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Bradlee fondly recalled at Gow School

In 1998, when Ben Bradlee visited the Gow School in South Wales, where his son was a student, the former Washington Post exceutive editor talked about their father-and-son workouts in the woods and the trouble with lies from presidents to professional athletes.

“The common denominator between the only two impeachment episodes in my history seems to be lying,” Bradlee said at that time when he was at Gow as part of a distinguished speaker series. “There is a lot of spinning, a lot of lying in our times. In politics, in government, in sports, everywhere. It’s gotten to the point where if you’re like me, you no longer believe in the first version of anything.”

News of Bradlee’s death at 93 on Tuesday prompted Gow Headmaster M. Bradley Rogers Jr. to reminisce about the family’s impact on the school and its advocacy for people with learning disabilities. Bradlee, renowned for his leadership of the Post during the Watergate scandal that led to the resignation of President Richard M. Nixon, was a memorable presence. “He touched people here at Gow with his charismatic flair,” said Rogers, who has led the school for the last 11 years and missed Bradlee’s visit 16 years ago.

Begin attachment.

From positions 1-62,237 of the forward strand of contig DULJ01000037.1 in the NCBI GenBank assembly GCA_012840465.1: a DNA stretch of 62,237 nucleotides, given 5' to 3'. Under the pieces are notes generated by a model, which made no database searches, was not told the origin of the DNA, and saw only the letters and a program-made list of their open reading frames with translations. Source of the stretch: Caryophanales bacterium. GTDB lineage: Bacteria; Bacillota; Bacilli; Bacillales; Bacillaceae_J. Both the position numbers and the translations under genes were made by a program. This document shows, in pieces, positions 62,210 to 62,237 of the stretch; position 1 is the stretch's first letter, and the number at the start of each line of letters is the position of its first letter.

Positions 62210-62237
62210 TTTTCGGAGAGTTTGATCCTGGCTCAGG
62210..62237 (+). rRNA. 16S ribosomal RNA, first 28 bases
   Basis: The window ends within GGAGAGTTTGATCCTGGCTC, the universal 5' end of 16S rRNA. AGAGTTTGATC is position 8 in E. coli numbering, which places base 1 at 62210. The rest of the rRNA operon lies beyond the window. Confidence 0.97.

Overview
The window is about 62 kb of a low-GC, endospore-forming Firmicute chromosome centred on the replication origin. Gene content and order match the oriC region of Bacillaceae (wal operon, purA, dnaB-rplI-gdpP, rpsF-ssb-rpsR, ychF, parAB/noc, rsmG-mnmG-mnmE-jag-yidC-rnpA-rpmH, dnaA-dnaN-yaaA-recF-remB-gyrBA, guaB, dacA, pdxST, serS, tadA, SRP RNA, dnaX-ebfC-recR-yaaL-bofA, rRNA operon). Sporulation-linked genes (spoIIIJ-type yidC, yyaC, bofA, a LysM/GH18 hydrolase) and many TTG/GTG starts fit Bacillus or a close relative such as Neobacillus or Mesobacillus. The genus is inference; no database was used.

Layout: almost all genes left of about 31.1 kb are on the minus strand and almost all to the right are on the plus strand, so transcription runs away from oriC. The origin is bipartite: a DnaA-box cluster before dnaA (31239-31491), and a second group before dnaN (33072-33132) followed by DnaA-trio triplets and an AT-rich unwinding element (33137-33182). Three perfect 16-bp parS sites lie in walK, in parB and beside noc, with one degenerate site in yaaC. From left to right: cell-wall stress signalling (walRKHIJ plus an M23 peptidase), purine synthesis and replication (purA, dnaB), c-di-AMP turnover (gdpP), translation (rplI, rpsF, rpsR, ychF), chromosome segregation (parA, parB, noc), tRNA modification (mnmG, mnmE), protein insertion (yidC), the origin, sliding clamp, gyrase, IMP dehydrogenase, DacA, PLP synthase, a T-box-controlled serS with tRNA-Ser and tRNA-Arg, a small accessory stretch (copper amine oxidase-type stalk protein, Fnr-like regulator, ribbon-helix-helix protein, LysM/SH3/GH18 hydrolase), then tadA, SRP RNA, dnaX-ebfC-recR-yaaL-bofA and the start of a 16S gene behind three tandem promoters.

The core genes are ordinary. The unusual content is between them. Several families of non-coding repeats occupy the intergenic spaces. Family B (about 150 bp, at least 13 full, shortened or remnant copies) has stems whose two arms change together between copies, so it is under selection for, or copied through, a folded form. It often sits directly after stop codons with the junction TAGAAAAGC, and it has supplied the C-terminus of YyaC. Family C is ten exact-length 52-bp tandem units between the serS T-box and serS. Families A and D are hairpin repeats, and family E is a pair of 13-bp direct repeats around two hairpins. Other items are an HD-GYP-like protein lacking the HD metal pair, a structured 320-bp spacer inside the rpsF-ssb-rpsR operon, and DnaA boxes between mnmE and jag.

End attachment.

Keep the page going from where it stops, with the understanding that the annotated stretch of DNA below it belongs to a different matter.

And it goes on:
Quinn Bradlee, the son of Bradlee and Sally Quinn, graduated from Gow in 2002.

In 2009, after Quinn Bradlee published a memoir, “A Different Life: Growing Up Learning Disabled and Other Adventures,” Rogers spoke with. “I read it and really called him to thank him for the work that he’s done with people with learning disabilities,” Rogers said. “He told a nice a story about his journey in terms of struggling in school. … Like any teenager experiencing high school, there was the good and not so good.”

Quinn Bradlee, diagnosed with velocardiofacial syndrome, was born with a hole in his heart that was surgically repaired when he was 3 months old. Gow’s program specializes in helping students with dyslexia and similar language-based learning disabilities.

As a student, Quinn Bradlee played tennis, squash and soccer and won school citizenship awards, including the coveted “head waiter” prize. The school’s oldest leadership distinction, it involves taking charge of dining hall cleanup. “The kids fight for this position,” Rogers said.

Quinn Bradlee’s ather was invited to speak at Gow in 2001 – the school’s 75th anniversary – as part of the distinguished speakers series that included the late NBC News journalist Tim Russert. The school, which was founded in 1926 for boys, is now co-ed with 150 boarding and day students.

“We stay connected to almost all of the alums,” Rogers said.

email: mkearns@buffnews.com